Comparison of Lx Regions in G. max and M. truncatula
Two Lx regions colinear to these two soybean BACs were detected on Medicago chromosomes 2 and 8 in Medicago pseudomolecule 2.0 http://www.medicago.org/genome and named MtA and MtB, respectively (Figure 2). MtA consists of five BAC clones: AC148918, AC137554, AC146308, AC136955 and AC155896. MtB is comprised of four BAC clones: AC149580, AC140032, AC149638 and AC174341. A dot-plot analysis of the six Lx regions between soybean and Medicago revealed that all showed synteny with some genome rearrangement by insertion, deletion, and tandem duplication. MtA shared most of the genes with the two soybean BACs; however, Mt8 contig 214 showed synteny with only short regions of the both ends of the soybean BACs, with tandem duplicated Lxs being observed instead. Also, a search in the Medicago database http://www.tigr.org/tdb/e2k1/mta1/ identified 32 Lx gene loci. Only 15 Lxs in these two regions were further analyzed because the remaining loci did not show any synteny with soybean Lx regions.
Detailed gene structure and comparisons of the six Lx regions are shown by blue dotted lines (Figure 2) and BLASTZ (Figure 3). The Ks values between homologous genes were calculated (see Additional file 3). Full annotation of the genes is available in Additional file 4. A total of 15 pairs of combinations between the six regions were compared based on their Ks values (Table 1). By comparing the median Ks values of common genes among the six regions, differential evolutionary rates between Medicago and soybean were observed. The median Ks value between MtA and MtB was 0.75, which was close to the Medicago older peak estimated by other analyses [12, 13, 22]. The median Ks value between Gm-Gm paralogs was similar to previous reports [12, 13]. However, the median Ks value between Gm-Mt paralogs was smaller than Mt-Mt paralogs, but larger than Gm-Gm paralogs (Tables 1 and 2). The median Ks value of Gm-Mt orthologs was almost the same as that of Gm-Gm paralogs. The median Ks value of GmA-GmA' and GmB-GmB' were 0.11 and 0.10, respectively, suggesting they were produced by a recent polyploidy in soybean like the event defining the FAD2 gene family and HCBT gene regions [15, 16].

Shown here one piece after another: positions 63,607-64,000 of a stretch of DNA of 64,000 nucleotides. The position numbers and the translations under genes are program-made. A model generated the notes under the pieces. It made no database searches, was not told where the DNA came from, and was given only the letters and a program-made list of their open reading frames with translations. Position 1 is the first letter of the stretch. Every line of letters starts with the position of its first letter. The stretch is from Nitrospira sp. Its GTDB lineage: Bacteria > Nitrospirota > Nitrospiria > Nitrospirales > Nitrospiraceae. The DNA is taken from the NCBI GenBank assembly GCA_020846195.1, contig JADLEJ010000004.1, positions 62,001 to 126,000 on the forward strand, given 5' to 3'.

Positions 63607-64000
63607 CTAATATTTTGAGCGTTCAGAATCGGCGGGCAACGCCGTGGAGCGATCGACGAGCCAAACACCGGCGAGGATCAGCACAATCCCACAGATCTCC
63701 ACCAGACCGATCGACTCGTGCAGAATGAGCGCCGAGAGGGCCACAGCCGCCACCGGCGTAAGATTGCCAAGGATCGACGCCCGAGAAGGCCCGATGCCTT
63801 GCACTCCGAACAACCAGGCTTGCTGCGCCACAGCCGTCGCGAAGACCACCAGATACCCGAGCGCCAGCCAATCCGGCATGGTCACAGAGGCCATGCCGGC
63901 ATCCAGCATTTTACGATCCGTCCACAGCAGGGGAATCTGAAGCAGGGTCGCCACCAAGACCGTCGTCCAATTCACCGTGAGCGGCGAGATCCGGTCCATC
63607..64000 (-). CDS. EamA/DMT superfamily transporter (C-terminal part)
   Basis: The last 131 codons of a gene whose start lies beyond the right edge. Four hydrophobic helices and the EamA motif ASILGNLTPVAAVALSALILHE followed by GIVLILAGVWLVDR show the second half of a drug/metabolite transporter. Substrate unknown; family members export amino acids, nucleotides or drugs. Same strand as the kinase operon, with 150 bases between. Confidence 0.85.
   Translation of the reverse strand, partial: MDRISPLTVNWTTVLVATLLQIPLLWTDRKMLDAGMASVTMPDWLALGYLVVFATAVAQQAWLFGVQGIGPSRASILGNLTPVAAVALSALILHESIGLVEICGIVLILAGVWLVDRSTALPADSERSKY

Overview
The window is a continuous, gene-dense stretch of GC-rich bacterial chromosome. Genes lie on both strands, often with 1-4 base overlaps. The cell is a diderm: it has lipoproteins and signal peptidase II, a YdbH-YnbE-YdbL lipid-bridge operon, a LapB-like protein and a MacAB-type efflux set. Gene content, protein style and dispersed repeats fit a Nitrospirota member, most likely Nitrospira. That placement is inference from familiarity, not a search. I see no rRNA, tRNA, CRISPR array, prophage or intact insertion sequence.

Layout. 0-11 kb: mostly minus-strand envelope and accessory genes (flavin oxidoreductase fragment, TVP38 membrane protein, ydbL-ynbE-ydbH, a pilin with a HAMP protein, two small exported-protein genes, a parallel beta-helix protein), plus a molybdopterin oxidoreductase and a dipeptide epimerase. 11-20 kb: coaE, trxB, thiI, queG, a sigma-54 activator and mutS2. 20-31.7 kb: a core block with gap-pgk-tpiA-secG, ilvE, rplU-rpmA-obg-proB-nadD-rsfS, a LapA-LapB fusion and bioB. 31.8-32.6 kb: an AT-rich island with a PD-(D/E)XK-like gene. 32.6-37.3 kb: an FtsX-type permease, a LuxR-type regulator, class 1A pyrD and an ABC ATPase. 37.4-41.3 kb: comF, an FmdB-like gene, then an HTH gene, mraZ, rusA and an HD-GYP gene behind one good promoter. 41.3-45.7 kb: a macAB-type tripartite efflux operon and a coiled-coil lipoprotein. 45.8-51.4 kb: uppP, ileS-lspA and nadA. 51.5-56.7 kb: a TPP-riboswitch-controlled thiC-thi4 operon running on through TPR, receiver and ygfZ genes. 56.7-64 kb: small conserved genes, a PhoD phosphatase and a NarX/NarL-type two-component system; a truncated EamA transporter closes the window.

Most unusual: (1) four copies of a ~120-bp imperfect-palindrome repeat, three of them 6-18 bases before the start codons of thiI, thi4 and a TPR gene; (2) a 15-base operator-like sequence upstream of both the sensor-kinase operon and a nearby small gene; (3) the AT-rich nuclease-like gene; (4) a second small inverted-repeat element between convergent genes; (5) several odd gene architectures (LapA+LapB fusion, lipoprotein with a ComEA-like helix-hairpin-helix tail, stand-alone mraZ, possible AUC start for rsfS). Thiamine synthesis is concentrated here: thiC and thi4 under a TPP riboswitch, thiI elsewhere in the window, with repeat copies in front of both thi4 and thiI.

The gene density of the six Lx regions was similar: one gene per 7.06 kb in MtA; one gene per 8.11 kb in MtB; one gene per 7.27 kb in GmA; one gene per 7.55 kb in GmA'; one gene per 7.59 kb in GmB; one gene per 7.62 kb in GmB'. The density of these regions in Medicago was not significantly different from that of the homologous regions in soybean, consistent with previous reports of one gene per 6 kb or 5.8–6.7 kb [16, 26, 39]. The average GC content was approximately the same among those regions: 32.68% in MtA; 32.52% in MtB; 32.14% in GmA; 32.05% in GmA'; 31.96% in GmB; 31.17% in GmB'. Among the six Lx regions in this study, GmA and GmA' were more similar to MtA, whereas GmB and GmB' were closer to MtB (Figs. 2, 3).
Phylogenetic Analysis of Lx Genes in Soybean and Medicago
A total of 34 Lxs were detected from the six homologous Lx regions: 2 in MtA; 13 in MtB; 3 in GmA; 4 in GmA'; 7 in GmB; 5 in GmB' (Figure 3). For convenience, each Lx gene was named according to its species, chromosomal region, and physical order. Thus, their designated names are different from their GeneIDs in GenBank. Because the Lx gene structures were very similar, their evolutionary relationships were uncovered by calculating their Ks values. The Ks values among ten Lxs (from MtB_Lx2 to MtB_Lx11) ranged from 0.3440 to 0.6393, indicating extensive tandem duplication of Lx genes after whole genome duplication in Medicago. Phylogenetic analysis using parsimony of 34 Lx genes in the six regions classified these 34 Lx genes into two clades denoted as black and white squares (Figure 4). The grouping of Lx genes showed that GmB Lxs were more similar to MtB Lxs than to GmA or GmA' Lxs. In other words, the divergence time between GmA and GmB was earlier than the time of speciation between the two species. After taxon divergence, GmA and GmB regions were duplicated resulting in GmA, GmA', GmB, and GmB'. In Medicago, the tandem duplication of Lx genes was observed instead of another polyploidy.
Ancient polyploidy in the Lxregions of common ancestor
Previously, it had not been clear whether soybean and Medicago shared a polyploidy event because the old peak of paralog Ks in Medicago did not overlap with that of the soybean [12, 13]. To explain the gap between the soybean and Medicago paralog Ks peaks, Blanc and Wolfe hypothesized that the soybean lineage split from one of the allopolyploid genomes of Medicago . Later, an analysis of gene families provided a framework of shared polyploidy prior to taxon divergence . A total of 56% of gene families also supported a shared soybean-Medicago duplication before the split, whereas the remaining gene families supported alternative hypotheses, including taxon divergence prior to the ancient polyploidy . In addition, a lower synonymous substitution rate in soybean was suggested to explain the difference between Medicago and soybean Ks value peaks [13, 40].